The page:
The non-voluntary pensions so many older Blue Zone residents receive are “based on the idea that even though they didn’t put money into the system, the system owes them something,” said Retana. Rodriguez, the interim mayor of Nicoya, noted: “Knowledge that they can access a pension through the government gives them quite a bit of peace.”
Many of them don’t have, and haven’t had, enough money to save at banks, said Danny Gomez, general manager of Banco Nacional in Nicoya. As Medina told me: “Whatever I made, I spent.”
Others, though, have saved regularly at local banks (which have tellers specifically for elderly customers), and still do. And still others save money, but not at the bank. They keep their spare cash at home, or on them.
In some cases, they’ve plowed their earnings from farming back into their farms, to grow their modest wealth.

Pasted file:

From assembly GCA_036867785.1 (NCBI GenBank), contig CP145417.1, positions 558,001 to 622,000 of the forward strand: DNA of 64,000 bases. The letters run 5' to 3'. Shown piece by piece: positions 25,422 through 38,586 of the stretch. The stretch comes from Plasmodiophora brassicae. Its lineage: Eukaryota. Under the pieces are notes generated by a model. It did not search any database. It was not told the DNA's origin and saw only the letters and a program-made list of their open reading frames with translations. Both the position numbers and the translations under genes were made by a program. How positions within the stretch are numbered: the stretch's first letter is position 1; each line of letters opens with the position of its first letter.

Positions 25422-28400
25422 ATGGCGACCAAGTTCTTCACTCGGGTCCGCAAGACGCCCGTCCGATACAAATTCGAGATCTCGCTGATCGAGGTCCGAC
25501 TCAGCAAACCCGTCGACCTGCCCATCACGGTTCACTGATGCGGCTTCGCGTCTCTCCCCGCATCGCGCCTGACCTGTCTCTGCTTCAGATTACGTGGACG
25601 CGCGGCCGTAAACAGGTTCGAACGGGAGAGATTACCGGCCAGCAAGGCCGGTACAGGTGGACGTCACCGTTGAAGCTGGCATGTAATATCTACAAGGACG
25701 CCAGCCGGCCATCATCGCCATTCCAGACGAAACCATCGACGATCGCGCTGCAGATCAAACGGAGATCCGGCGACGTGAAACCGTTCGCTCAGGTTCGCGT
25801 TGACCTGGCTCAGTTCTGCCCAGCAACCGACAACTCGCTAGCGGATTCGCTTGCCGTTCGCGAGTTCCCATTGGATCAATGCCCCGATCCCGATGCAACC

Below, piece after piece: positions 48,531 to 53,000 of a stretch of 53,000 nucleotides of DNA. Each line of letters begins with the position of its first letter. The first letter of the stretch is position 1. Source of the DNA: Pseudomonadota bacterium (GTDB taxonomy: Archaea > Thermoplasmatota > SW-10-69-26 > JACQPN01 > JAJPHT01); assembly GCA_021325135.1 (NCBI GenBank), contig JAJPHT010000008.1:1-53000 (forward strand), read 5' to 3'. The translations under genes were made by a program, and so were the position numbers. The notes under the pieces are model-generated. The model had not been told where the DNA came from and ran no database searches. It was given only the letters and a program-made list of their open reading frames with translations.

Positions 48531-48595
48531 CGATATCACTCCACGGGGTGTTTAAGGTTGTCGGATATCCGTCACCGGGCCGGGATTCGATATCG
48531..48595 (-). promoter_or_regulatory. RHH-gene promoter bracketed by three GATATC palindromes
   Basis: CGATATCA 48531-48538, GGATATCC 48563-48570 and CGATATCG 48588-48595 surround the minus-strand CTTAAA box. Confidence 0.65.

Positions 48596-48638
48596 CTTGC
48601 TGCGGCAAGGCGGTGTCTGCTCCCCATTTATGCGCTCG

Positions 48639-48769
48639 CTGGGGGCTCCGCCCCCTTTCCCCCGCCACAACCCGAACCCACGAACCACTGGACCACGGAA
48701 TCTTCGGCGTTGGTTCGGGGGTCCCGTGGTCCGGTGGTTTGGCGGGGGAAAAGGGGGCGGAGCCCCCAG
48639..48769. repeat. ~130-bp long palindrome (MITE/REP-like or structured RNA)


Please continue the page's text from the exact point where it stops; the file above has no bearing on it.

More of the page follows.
None of the Blue Zone residents I spoke with invested in stocks or mutual funds, which didn’t surprise banker Gomez. “The stock market is a very sophisticated system and very few people here are in the stock market. I can hardly think of any who are elderly who are,” he told me.
Typically, the people in their 90s and older in the Nicoya Peninsula spent most of their adult lives working long days on farms, starting during pre-dawn hours. The physical labor they did to make a living helped them stay fit and healthy; none of the Blue Zoners I met was overweight and many were strikingly thin.
Most stopped working in their 70s or so. “They’re hard-working people who have worked doing what they love,” said Gomez.
Family and Caregiving
In many Blue Zones, such as the Nicoya Peninsula, said Ryan Howell, an associate professor of psychology at San Francisco State University and creator of the Blue Zones True Happiness Test, “there’s no expectation for the older people to need a great financial plan, because they know they’ll be taken care of by their family.”
They also tell their children, Buettner said, that “they expect to help them, but also expect to be part of the family for their entire lives. Making that come true sometimes means having the courage to tell your kids ‘I want to live with, or near, you and I expect you to look after me.’ That goes without saying in the Blue Zones. So you save a ton of money because you don’t need a nurse and you save a helluva lot on rent.”